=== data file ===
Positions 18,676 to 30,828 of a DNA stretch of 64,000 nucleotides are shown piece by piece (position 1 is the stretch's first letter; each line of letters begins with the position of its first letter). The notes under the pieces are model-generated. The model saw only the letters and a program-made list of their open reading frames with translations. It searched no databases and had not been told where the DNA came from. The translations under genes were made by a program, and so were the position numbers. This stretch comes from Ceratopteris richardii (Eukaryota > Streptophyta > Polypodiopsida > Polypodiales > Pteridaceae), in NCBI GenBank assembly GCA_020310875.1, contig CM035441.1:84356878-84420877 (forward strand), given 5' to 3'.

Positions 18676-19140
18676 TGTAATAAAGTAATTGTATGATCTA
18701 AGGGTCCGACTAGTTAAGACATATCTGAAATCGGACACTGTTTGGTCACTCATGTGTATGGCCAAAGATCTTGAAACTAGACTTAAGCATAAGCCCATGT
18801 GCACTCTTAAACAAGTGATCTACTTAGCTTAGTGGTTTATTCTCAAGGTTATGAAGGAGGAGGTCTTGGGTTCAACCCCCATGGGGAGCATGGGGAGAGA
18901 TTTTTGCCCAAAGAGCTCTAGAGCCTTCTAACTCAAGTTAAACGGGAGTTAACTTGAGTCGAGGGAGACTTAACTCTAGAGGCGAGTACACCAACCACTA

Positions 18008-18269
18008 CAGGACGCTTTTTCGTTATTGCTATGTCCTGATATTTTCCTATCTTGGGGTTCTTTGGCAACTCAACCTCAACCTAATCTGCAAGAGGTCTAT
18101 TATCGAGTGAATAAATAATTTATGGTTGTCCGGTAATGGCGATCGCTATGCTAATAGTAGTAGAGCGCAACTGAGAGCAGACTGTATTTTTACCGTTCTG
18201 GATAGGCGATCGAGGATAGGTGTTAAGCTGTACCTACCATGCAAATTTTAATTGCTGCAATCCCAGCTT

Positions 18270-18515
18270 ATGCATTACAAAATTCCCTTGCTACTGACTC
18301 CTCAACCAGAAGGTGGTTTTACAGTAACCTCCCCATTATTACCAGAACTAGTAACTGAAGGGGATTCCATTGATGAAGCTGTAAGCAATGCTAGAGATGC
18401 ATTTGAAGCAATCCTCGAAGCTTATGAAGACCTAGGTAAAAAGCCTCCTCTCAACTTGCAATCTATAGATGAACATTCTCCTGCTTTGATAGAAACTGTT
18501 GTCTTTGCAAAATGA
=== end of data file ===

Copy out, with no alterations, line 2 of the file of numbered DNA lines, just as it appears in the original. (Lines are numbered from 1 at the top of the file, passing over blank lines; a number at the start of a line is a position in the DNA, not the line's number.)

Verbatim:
Positions 18676-19140